Best Standby Generators:

Generac Guardian Series 5875 - This Generac standby generator is top of the line and is capable of providing up to 20,000 watts of power. It features hands-free operation, no fueling, no manual start, and no extension cords. Since it is powered by natural gas or liquid propane, it is fueled from that line and you do not have to manually refill it. It has clean, smooth True Power Technology for safe operation, patented Quiet-Test low speed exercise mode, 20 amp automatic transfer switch for whole house protection, and is CARB compliant. This is an excellent standby generator for anyone who wants easy, convenient, and reliable power. It costs about $4500. See all Generac standby generators here.

Briggs & Stratton 40301 - According to FindGenerators.net, Briggs and Stratton offers a full line of "practical and innovative" generators. The Briggs & Stratton 40301 offers up to 7000 watts of energy, as well as an automotive-style exhaust system, acoustic foam dampeners for 50 percent quieter operation, air-cooled, electronics to detect power outage and automatically start, 504cc Intek engine with permanent connection to natural gas or propane lines, space saving design, steel enclosure with automotive paint, and 3-year warranty. The Briggs and Stratton costs about $1900. View top rated Briggs & Stratton models here.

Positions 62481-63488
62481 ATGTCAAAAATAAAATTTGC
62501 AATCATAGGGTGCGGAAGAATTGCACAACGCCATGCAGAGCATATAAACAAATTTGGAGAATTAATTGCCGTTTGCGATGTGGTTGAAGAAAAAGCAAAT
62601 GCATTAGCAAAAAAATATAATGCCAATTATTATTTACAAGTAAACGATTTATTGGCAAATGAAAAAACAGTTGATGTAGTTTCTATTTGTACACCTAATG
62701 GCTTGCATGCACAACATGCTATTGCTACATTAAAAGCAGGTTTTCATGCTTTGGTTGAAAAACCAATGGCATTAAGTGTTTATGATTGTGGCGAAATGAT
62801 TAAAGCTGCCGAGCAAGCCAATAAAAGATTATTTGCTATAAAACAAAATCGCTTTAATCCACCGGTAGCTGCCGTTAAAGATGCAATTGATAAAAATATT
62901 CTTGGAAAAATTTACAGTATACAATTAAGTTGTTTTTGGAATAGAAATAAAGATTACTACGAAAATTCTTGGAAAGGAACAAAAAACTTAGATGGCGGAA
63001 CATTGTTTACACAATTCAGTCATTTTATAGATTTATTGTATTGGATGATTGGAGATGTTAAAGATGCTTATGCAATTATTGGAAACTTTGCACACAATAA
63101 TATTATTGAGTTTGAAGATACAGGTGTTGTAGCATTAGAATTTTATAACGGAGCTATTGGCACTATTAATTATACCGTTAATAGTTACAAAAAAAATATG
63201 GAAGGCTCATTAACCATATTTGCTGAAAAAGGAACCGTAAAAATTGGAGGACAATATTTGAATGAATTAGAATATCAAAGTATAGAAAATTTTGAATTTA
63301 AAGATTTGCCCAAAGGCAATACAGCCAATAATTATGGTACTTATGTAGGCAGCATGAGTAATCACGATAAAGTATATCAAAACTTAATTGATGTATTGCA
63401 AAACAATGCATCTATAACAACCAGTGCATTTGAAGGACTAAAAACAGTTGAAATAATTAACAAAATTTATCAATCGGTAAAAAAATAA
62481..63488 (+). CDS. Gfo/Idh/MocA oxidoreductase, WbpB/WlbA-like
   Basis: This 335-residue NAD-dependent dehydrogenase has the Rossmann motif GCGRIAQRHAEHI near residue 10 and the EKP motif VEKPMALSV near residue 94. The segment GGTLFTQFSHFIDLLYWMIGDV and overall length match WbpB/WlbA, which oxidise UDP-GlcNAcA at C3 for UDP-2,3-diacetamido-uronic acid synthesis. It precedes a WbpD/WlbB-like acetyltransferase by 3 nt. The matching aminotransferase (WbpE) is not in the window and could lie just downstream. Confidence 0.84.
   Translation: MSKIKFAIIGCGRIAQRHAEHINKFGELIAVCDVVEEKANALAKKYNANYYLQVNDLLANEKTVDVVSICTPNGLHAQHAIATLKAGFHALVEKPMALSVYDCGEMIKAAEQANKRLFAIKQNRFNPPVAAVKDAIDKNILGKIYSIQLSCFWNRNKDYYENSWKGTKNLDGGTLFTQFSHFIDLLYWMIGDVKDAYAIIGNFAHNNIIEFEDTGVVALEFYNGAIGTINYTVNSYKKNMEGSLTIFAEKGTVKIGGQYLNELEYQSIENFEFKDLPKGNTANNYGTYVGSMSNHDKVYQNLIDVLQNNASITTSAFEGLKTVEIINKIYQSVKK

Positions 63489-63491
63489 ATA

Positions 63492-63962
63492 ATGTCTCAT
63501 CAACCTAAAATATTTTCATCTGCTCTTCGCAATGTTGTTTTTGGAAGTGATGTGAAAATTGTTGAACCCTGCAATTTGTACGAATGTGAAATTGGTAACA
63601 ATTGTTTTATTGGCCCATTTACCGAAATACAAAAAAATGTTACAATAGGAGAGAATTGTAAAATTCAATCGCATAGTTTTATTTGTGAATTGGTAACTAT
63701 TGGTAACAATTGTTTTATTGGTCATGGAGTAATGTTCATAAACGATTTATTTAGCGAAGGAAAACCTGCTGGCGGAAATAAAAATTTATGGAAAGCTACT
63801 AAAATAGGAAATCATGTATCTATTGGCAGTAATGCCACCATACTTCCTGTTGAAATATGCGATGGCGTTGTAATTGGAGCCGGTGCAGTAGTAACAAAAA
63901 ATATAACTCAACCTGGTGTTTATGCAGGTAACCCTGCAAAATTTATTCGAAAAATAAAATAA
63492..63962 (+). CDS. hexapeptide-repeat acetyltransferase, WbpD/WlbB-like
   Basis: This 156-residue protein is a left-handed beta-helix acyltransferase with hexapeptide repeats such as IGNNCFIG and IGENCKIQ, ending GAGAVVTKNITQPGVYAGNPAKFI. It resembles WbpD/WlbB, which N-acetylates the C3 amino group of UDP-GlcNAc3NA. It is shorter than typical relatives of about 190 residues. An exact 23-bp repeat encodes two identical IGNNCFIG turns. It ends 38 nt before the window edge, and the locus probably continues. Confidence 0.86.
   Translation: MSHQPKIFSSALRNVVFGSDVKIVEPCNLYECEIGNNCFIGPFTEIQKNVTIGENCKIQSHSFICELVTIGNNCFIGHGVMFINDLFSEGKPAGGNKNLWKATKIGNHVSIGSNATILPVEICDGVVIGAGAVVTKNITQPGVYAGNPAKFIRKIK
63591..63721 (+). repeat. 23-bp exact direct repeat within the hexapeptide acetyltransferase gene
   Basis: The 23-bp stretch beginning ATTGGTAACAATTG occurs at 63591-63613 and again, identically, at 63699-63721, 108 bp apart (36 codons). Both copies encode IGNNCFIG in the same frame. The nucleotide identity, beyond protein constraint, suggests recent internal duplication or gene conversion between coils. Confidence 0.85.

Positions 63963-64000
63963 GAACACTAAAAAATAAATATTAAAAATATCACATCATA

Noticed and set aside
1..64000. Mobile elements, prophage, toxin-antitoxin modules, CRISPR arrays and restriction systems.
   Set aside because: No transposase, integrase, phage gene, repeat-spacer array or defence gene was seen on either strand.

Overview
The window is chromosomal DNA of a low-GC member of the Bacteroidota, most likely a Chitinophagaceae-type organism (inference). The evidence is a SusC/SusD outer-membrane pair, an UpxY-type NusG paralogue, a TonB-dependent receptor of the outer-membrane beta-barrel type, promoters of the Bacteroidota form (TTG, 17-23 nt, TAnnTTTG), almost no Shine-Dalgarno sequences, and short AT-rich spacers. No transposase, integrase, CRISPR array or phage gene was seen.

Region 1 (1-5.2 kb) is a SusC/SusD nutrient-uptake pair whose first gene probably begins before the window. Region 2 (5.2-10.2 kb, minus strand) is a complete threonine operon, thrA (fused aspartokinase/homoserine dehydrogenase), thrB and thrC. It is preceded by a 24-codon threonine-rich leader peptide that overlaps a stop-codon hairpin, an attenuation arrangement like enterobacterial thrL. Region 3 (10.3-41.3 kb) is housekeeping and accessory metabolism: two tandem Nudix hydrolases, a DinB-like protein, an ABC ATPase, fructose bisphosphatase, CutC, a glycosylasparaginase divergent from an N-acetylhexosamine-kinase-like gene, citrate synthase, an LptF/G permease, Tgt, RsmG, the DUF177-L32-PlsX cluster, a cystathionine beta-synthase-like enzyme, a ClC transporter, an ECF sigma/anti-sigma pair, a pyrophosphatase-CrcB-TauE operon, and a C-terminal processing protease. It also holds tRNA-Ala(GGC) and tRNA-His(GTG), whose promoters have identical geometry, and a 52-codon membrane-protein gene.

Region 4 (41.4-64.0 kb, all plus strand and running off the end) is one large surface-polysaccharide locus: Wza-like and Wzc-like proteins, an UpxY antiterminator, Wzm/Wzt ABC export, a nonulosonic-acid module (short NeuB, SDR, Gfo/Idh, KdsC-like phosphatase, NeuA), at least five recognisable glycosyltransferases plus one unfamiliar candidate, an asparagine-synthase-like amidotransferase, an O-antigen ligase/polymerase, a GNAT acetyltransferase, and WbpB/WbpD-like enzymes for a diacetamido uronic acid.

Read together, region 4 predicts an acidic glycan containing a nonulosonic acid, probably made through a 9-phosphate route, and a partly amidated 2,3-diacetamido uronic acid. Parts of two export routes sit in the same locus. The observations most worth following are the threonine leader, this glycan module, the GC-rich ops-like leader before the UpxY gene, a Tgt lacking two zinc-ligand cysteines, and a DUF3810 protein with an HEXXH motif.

Kohler Residential Standby Generator - Another respected name, this Kohler generator features cleaner, safer power, exclusive PowerBoost technology for greater starting capability, 100 percent corrosion proof enclosure, 14kW of power, dual fuel mode (natural gas or liquid propane), weekly self-diagnostic testing, quiet operation, 100 amp indoor automatic transfer switch with 12 circuit load center, and 5-year or 2000-hour warranty. The Kohler restores power 2 to 3 times faster than competitors and was rated as the best brand in standby generators by a leading independent brand test. The Kohler costs $3900.

Installing Your Standby Generator:

When you get your standby generator, it is a good idea to have an electrician install it for you. While some retailers provide free installation, this is not at all the norm. It typically costs another $500 to $1000 to install the generator, which you should build into your budget. It is possible to DIY the installation, but you should only do this if you have experience working with electrical systems. For guidance, you can look for videos on YouTube, like this one which talks about the installation of a Generac Guardian (http://www.youtube.com/watch?v=_kWuRHegXuk). Make sure that if you do it yourself, your warranty will not be void. A standby generator may be expensive, but it is a terrific investment in your home, your family's safety, and your comfort during a power outage. Even when the power is on, you have the extra peace of mind you need to deal with emergencies..